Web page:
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Cite this: Green Chem., 2016, 18, 417


Received 8th June 2015,
Accepted 5th August 2015
DOI: 10.1039/c5gc01253h
www.rsc.org/greenchem

Direct chemical synthesis of well dispersed


L10-FePt nanoparticles with tunable size and
coercivity
Jianghai He,a Baoru Bian,a Qiang Zheng,b Juan Du,*a Weixing Xia,a Jian Zhang,a
Aru Yana and J. Ping Liuc

We report a simple, green, one-step solid-phase approach to synthesize well-dispersed single-crystal L10-FePt nanoparticles with
coercivity of more than 20 kOe. In this method, only Fe and Pt
metal precursors are used in the absence of an organic solvent and
surfactant, and a NaCl particle media is used both as substrate for
nanoparticle nucleation and growth, and an insulation medium
preventing nanoparticle coalescence during high temperature
sintering. The chemically ordered L10-FePt nanoparticles can be
obtained at synthesis temperatures as low as 350 C. The size of
the FePt nanoparticles can be tailored from 7.2 nm to 15 nm and
the coercivity at room temperature can be tuned from 3.15 kOe to
21.5 kOe depending on the synthesis temperatures. The elemental
analysis shows a uniform distribution and 1 : 1 atomic ratio of
Fe/Pt. The evolution of particle formation, phase transition, ordering parameter, particle size, and magnetic properties have been
measured and analyzed by TG-DTA, XRD, TEM and MPMS at
dierent synthesis temperatures from 300 C to 750 C. The nanoparticles synthesized by this method can be applicable in elds
such as magnetism and catalysis.

Chemically ordered FePt (L10 or face-centered tetragonal fctFePt) nanoparticles (NPs) with large magnetocrystalline
anisotropy are of great interest for dierent applications,1 such
as high density magnetic recording media,2 high performance
permanent magnets,3 catalysts,4 and biomedicine.5 Green and
concise preparation methods are essential for nanoparticle
applications. The controlled synthesis of FePt nanoparticles
began in the year 2000 when Sun and co-authors reported a
chemical self-assembly method based on the reduction of
mixed metal salts (Fe(CO)5 and Pt(acac)2) in the presence of a

a
Key Laboratory of Magnetic Materials and Devices, Ningbo Institute of Material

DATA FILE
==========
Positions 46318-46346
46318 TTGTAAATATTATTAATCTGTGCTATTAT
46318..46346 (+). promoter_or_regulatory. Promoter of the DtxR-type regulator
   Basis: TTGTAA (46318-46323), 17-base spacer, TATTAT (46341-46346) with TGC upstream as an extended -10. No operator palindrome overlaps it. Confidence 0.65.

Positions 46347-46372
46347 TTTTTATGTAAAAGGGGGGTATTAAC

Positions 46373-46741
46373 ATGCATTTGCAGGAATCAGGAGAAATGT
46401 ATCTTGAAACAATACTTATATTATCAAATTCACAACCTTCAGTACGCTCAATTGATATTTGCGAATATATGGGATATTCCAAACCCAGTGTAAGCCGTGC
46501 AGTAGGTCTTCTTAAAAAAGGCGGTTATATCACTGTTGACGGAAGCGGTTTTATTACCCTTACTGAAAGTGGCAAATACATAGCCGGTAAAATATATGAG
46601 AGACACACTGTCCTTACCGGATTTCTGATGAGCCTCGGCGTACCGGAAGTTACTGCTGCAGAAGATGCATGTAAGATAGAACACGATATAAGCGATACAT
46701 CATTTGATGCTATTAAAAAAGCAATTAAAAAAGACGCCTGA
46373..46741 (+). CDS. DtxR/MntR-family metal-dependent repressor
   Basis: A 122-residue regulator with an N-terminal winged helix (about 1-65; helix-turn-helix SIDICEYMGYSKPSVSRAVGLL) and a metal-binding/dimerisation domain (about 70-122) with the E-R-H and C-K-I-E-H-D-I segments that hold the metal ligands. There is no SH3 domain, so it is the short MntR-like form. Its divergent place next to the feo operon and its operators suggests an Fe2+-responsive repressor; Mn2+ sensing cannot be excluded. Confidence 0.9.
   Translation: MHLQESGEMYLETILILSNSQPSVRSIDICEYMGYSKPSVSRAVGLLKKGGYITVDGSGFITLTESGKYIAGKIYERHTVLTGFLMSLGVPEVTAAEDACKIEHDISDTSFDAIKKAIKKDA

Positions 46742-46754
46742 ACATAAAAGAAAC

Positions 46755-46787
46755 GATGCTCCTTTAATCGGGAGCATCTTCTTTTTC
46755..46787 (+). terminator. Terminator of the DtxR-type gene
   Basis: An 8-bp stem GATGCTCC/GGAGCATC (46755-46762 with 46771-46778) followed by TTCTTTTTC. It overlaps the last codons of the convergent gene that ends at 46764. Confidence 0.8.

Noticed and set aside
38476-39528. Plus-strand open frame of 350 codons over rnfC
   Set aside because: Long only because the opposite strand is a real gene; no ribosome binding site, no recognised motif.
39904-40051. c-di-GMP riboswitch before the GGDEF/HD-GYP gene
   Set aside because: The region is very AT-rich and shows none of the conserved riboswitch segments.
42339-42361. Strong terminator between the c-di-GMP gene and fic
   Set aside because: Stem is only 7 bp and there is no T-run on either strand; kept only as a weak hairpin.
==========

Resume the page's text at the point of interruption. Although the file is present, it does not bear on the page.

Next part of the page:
Technology & Engineering, Chinese Academy of Sciences, Ningbo 315201, China.
E-mail: dujuan@nimte.ac.cn
b
School of Materials Science and Engineering, Ningbo University of Technology,
Ningbo, 315016, China
c
Department of Physics, University of Texas at Arlington, Arlington, TX, USA
Electronic supplementary information (ESI) available. See DOI: 10.1039/
c5gc01253h
These authors contributed equally to this work.

This journal is The Royal Society of Chemistry 2016

long chain carboxylic acid and primary amines in organic


solvents,2b which since then has been widely adopted to
synthesize FePt nanoparticles. However, the synthesized FePt
nanoparticles exhibit a chemically disordered face centered
cubic (fcc) structure, which has a very small magnetocrystalline anisotropy. High temperature (usually above 550 C)
annealing is necessary to realize phase transformation from
the fcc structure to the ordered fct/L10 structure. In the high
temperature annealing process, nanoparticles agglomerate
and the size distribution will be destroyed.6 In order to prevent
agglomeration, shell coating (e.g., MgO, SiO2) was applied,7
which needs more than three steps including synthesis of fccFePt nanoparticles, coating them to get FePt@MgO/SiO2 core
shell particles, and removal of the shells. Although the coated
shell can be removed in the subsequent process, this makes
the fcc to fct conversion very dicult and incomplete. Later
on, a salt matrix method was developed.8 However, this
method still requires the synthesis of fcc-FePt nanoparticles in
a solution environment first, which has a limited yield and the
yield will further reduce after removal of the matrix. A modified solution method to the direct synthesis of L10-FePt NPs
has been recently reported, involving the addition of a third
metal element (Au, Ag), which can reduce the ordering temperature to 400 C, but the fraction of the ordered phase is
usually small.9
Compared with the solution phase synthesis of fcc-FePt
nanoparticles followed by high temperature annealing to get
L10-FePt nanoparticles, the one step method has attracted
more attention. He and Zhao have developed a simple one
step synthesis of L10-FePt NPs by simultaneous decomposition
of Fe(NO3)39H2O, H2PtCl66H2O and direct catalytic graphitization of a carbon precursor (citric acid) at high temperature
in the solid phase,10 but the size of the particles was ultrasmall (mostly 24 nm) even when sintered at a temperature
of 850 C for 2 hours, and therefore the coercivity was just
4.56 kOe. More recently, Hu and co-workers reported a solventfree chemical synthesis of L10-FePt nanoparticles using the
synthesized intermediate [Fe(H2O)6]PtCl6 as a metal precursor,
which was then mixed with a dierent ratio of NaCl before

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sintering.11 For the obtained FePt nanoparticles, which can